That being said. Yeah, there are some folks, again as demonstrated any time QA comes up in the various Stackexchange communities, that will think less of you for having anything to do with QA. These often, but not always, are the same folks that think having a separate Quality team test or inspect their code is useless("Because devs can write unit tests!") To be honest, good companies and good people to work for should be interested in what you did rather than a title. If you were training others, doing testing plans and strategies and creating a Quality org from the ground up in your company(or played a part in doing that) and you were working to automate test coverage, triaging, reporting and tools to support that then you've got some serious chops to add to your resume.

Consider, for a moment, the Big 4. They all have pretty serious quality organizations within their company. At least two push to have 2:1 or 1:1 ratio of Dev to QE for all of their products. The other two, from what I know, go with the rough 'rule of thumb' of 4:1(dev:QE). This shows in what they do. They aren't going to look down on you for having 'QA' on your resume especially when it's paired with the work you are doing(which isn't easy by any stretch of the imagination.)

To leave aside my obvious gripes with how folks like to talk about QA. QA is just another role that brings with it challenges that companies are very interested in solving. Having experiences doing that makes you more valuable. Having a background in development(as many QA have and all QE have) means that you are better poised to bring automated solutions to these challenges. QA expands your pool of opportunities, it will only limit it with companies that are uninterested in Quality as a metric for their products and who, thus, place QA experience at a lower 'rank' than developer positions.

  • Thank you so much for your detailed opinion. I got the confirmation that my doubt is valid! :-) QA/QE is a respectable role, but there are different ways of thinking about that. Maybe, evaluating other developer opportunities, the correct choice is to not accentuate the period of testing, but report it in the skill list, as told by Brandin in its comment. – user32867 Feb 25 '15 at 15:47
  • It's not just a matter of whether or not programming is harder, but when someone is out of practice, their skills will suffer. There are also concerns for ability to stay on task. If someone chose to go to a QA position, I would questions whether or not they enjoy programming enough to put in the time. – user8365 Feb 25 '15 at 21:11
  • Not disagreeing with anything too said, but surely the fact that it needed saying is evidence that there is a negative perception of QA compared to development? – Carson63000 Feb 25 '15 at 21:47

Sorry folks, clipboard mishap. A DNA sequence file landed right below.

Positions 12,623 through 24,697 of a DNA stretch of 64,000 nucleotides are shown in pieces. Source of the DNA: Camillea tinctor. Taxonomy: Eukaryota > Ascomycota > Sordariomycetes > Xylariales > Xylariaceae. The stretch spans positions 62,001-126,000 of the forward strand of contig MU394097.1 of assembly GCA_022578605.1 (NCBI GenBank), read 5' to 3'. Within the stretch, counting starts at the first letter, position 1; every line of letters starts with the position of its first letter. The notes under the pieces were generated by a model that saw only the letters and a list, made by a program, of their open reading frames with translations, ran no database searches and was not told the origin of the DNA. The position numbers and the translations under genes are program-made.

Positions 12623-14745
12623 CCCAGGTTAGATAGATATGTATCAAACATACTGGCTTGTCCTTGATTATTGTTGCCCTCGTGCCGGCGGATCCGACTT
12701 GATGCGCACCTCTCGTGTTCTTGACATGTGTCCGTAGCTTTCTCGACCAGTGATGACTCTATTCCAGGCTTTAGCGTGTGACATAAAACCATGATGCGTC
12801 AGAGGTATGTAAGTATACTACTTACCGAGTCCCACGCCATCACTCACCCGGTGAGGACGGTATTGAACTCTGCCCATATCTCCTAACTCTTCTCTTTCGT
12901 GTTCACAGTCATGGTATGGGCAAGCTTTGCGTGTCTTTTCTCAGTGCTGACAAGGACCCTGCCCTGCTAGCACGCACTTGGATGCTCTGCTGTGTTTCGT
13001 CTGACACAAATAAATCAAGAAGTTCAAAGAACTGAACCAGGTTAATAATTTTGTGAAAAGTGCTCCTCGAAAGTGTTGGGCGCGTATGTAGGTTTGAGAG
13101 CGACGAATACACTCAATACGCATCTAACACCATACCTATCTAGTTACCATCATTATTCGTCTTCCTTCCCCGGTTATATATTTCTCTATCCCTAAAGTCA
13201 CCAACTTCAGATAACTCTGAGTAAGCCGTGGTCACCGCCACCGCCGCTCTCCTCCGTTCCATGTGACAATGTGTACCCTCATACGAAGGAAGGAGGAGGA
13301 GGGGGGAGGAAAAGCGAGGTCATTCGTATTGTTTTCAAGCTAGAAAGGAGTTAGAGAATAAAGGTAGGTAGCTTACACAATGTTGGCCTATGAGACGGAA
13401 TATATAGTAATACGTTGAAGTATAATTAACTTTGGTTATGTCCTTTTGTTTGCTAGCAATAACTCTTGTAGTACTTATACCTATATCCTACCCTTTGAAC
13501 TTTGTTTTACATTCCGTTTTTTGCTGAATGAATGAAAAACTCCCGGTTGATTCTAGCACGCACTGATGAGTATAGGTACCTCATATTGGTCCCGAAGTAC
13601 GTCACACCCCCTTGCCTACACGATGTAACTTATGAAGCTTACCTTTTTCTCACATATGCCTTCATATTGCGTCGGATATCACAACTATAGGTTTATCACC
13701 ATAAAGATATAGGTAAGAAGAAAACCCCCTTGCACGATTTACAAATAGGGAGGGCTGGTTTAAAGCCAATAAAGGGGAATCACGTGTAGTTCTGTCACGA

• Thank you all for the thoughts. I'd set all the answers as accepted, but, having to choose, I accepted @Telastyn's one: I think it's the one who got straight to the point. In fact, I searched for advices on how to handle a resume for a developer job. – user32867 Feb 26 '15 at 15:04

There are a lot of people who would think you're not a good programmer if you were moved to the position of rocket scientist. In a perfect world, people who know how to program well, would get hired as programmers. Many people don't know how to spot talent, so they accumulate all sorts of notions about what makes a good or bad programmer.

You are right, being in QA will be held against you by many people. You need to over-come some of the poor assumptions in your cover letter to spin this in your favor.

  1. You went to QA by choice because you don't like programming. Let them know you did what was best for the team/project because you're willing to cooperate and pitch-in where needed even if it means not having your preferred position. Maybe you had no choice.
  2. You were moved from a programming position because you were the worse programmer and/or not capable. Explain your situation. Maybe the choice to move you was purely based on amount of time with the company and you were the latest hire. Let them know you were a programmer in good standing.
  3. Since you haven't been programming, your skills declined. Make sure you emphasis that you were still writing code. Maybe you code on your own time and contribute to an open source project.

Also include what you learned by being on the QA side that makes you a better programmer. Did it help you think about requirements differently? Does your QA experience carry-over when writing unit tests?

Another area to point out is the training of others. Not all programmers are prepared to be a team leader, but with this experience, you could be a future candidate.